"It's not like there were a whole bunch of people infected ... that then infected other residents," said John Barnwell, a senior biological research scientist with the CDC's Division of Parasitic Diseases, who headed the research. "It was a single source and a little outbreak." Scientists and health officials say it's likely that one or more mosquitoes bit a local resident who had returned from a trip to Latin America–or bit an immigrant from that area–and then bit and infected the teenagers, who spent time outdoors near eastern Loudoun's Sugarland Run neighborhood during the same several weeks last summer.

The issues the genetic findings still don't explain exactly are why the third patient contracted malaria in March, six months after the first two, why several pools of mosquitoes tested positive for malaria in 2002 in Loudoun and Montgomery counties, and whether more will be found this summer.
(ProMed 6/05/03)

USA (Southeast) — Eastern equine encephalitis
A Georgia man died of eastern equine encephalitis (EEE) on June 21, which is the nation's first human case of EEE this year. "Eastern equine encephalitis has been an exceptionally infrequent disease," said Dr. Anthony Marfin of the Centers for Disease Control and Prevention (CDC)."If you saw five or six (human) cases a year, that was a big year." The virus kills up to 50 percent of people who catch it, compared with up to 15 percent for West Nile Virus.

Florida, Georgia, North Carolina, and South Carolina have seen the highest number of horse cases of EEE in years. The disease, which has existed in the United States for decades, kills nearly all unvaccinated horses.

Health officials urge people to use similar precautions against EEE as they would against WNV: wearing protective clothing and using insect repellent while outdoors and getting rid of mosquito habitats, such as standing water, around the home. Horses should be vaccinated against both diseases.

Symptoms in human beings range from mild flu–like illness to frank encephalitis, coma, and death. Horses and emus have long been sentinels because of their sensitivity to the virus. The disease cannot be acquired from an infected horse and is not transmitted from horse to horse or horse to human.
(ProMed 7/08/03)

Mexico—West Nile Virus Emergency Declared
Mexico declared a state of emergency against the mosquito–borne West Nile virus, declaring it a severe risk to its horse population and a growing threat to people on July 14. West Nile virus was discovered in Mexico on May 16 in a dead crow in Tabasco state, prompting the government to launch a campaign to vaccinate the state's equine population.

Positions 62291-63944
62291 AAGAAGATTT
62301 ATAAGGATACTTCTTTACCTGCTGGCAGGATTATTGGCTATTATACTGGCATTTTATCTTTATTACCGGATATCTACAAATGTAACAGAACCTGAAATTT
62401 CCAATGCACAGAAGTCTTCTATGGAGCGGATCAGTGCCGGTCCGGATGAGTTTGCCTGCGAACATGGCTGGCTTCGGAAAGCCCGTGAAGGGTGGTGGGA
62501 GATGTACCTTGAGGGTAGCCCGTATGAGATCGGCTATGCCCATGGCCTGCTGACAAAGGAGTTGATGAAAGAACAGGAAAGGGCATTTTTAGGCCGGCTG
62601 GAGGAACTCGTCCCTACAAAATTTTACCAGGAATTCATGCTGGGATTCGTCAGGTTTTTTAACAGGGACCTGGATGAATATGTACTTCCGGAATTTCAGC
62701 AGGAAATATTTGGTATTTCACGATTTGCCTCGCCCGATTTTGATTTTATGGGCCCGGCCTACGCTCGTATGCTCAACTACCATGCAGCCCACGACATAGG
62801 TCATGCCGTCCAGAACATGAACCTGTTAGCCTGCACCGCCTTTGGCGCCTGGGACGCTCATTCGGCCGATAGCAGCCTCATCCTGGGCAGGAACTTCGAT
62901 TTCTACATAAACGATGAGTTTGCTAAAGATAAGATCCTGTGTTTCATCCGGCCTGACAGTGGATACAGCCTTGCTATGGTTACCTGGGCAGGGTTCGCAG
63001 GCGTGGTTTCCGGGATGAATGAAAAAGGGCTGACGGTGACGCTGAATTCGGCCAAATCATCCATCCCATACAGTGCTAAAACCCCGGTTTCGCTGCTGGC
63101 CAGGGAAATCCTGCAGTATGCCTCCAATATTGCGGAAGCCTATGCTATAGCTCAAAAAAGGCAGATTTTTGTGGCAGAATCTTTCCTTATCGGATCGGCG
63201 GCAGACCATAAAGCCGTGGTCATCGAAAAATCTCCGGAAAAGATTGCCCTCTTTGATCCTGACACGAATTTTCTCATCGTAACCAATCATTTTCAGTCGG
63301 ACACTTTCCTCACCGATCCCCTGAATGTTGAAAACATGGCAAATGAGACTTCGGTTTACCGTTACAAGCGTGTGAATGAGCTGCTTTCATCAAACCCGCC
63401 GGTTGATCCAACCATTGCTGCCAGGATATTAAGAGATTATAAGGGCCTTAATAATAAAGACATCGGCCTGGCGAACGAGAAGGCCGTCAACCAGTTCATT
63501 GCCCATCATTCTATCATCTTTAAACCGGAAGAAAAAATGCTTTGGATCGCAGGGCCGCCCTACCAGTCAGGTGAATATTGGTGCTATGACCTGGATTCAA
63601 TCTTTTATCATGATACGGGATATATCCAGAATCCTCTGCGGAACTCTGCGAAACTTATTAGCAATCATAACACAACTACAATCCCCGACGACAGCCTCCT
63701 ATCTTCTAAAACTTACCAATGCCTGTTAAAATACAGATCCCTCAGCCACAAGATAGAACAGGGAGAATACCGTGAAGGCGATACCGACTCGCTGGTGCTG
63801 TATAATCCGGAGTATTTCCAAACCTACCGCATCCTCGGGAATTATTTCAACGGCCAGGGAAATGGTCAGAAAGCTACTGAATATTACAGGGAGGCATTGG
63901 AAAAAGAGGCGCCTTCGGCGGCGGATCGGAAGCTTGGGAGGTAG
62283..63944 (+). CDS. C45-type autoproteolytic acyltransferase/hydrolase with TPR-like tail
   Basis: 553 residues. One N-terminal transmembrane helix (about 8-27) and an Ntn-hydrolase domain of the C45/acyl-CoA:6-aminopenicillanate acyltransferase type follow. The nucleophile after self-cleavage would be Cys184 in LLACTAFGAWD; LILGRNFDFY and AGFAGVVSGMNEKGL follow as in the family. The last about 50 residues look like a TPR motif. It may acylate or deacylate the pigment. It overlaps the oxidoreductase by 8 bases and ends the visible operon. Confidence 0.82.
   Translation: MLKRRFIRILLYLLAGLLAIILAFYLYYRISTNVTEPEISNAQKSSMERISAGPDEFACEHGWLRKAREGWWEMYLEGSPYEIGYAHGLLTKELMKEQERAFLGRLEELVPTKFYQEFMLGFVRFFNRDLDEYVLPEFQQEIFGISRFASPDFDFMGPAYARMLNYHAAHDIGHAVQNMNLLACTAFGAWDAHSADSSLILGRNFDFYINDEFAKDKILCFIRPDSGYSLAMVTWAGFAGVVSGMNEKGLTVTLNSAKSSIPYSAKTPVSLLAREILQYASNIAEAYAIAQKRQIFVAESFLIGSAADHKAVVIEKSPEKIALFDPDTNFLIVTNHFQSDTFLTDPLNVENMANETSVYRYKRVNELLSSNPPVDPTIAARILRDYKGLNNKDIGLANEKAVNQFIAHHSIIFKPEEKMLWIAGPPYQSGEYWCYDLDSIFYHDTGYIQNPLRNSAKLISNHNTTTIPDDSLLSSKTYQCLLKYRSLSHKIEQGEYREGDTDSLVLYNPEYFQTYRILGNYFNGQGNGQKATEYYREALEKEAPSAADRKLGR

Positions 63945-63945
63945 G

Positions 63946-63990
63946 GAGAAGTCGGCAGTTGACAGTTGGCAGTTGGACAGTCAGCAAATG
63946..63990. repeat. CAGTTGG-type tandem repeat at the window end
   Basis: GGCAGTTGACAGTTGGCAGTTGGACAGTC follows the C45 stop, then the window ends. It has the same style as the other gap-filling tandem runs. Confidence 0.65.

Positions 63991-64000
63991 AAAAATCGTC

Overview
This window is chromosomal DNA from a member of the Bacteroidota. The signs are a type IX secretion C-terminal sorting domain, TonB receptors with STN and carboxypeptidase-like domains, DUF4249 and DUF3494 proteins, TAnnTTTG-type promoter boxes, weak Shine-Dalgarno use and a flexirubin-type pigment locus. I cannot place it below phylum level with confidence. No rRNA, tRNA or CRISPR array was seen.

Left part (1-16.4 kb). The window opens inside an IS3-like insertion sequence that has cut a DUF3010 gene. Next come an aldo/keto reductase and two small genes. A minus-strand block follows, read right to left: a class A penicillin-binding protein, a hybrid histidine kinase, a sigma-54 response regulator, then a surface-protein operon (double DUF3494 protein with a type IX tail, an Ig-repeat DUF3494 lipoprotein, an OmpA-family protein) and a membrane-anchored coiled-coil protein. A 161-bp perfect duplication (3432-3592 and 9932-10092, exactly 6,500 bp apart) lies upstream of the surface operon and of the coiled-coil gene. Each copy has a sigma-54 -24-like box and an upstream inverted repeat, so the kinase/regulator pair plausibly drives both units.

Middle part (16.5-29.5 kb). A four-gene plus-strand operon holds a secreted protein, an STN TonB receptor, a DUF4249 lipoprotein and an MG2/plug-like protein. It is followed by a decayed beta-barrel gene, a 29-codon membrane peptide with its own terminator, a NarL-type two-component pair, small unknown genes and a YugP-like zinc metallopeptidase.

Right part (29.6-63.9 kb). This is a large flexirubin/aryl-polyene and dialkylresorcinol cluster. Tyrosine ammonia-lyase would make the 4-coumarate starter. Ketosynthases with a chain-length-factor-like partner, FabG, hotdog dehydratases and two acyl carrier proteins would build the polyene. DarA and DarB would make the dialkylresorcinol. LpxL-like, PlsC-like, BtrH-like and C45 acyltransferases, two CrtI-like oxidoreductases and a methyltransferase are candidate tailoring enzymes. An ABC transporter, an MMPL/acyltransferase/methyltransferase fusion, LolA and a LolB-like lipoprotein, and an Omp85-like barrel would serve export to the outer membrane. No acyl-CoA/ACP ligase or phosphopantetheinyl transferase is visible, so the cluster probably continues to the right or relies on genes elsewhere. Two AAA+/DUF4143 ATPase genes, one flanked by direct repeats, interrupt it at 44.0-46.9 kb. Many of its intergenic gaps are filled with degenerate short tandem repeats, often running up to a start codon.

Among actions to combat West Nile virus infection, Mexican sanitary authorities have asked horse owners to vaccinate their animals and to report any suspected cases of West Nile virus infection immediately. The US Agriculture Department has reported that about one third of the 15,000 horses infected with the virus in 2002 died.
(ProMed 7/15/03)

Brazil — Giving 10 Countries Free HIV/AIDS Drugs
“One thousand people in 10 developing countries in Latin America and Africa will next month begin receiving free HIV/AIDS drugs from the government of Brazil, Agencia Brasil reported yesterday.

Through the initiative, Brazil aims to help treat HIV–infected people in El Salvador, Guyana, the Dominican Republic, Colombia, Paraguay, Namibia, Burundi, Kenya, Burkina Faso and Mozambique.

Brazil's government will spent $1 million on the project, providing 100 patients in each country with drugs for a year. The 10 countries' governments will pay for the patients' treatment after the year is up.

According to Agencia Brasil, more than 90 percent of the 40 million people who have HIV around the world live in developing countries, and 250,000 people have access to free medication against the disease. Of the latter group, 115,000 are Brazilians.

Seventy orphans with HIV in Nairobi have been receiving free medication from Brazil since 2001, on a reportedly irregular schedule. Beginning next month, they are expected to receive the medication more frequently.

Brazil has been hailed as a model country where HIV/AIDS treatment is concerned. The country's Health Ministry spends around $175 million per year to provide free medication to 115,000 infected Brazilians Agencia Brasil/Jornal do Brasil, July 7).”
(Reported by Dr. Rana Jawad Asghar, Coordinator South Asian Public Health Forum)

Peru — Hepatitis D Virus–related Deaths of Children in Villa Rica
A total of four deaths due to hepatitis D have been reported in the village of Cedropampa, Villa Rica–Peru, three of them are children in the same family (8–year–old boy, a 13–year–old boy, and a 16–year–old girl). The other case was a 27–year–old man from Maine (Villa Rica). He had no contact with these children before, but he was hospitalized due to gastrointestinal bleeding in a bed near the 8–year–old boy.

Villa Rica is a jungle–like area, endemic for viral hepatitis B, but there has been no previous report of hepatitis delta virus. Currently, there are no data about the transmission of hepatitis delta virus to the first case. Nevertheless, this boy and his brother may have had contact with migrants from endemic areas for hepatitis B, and probably hepatitis D.

Because hepatitis delta virus (HDV) is dependent on hepatitis B virus (HBV) for replication, HBV/HDV co–infection can be prevented with either pre– or post–exposure prophylaxis for HBV. HDV infection can be acquired either as a co–infection with HBV or as a superinfection of persons with chronic HBV infection.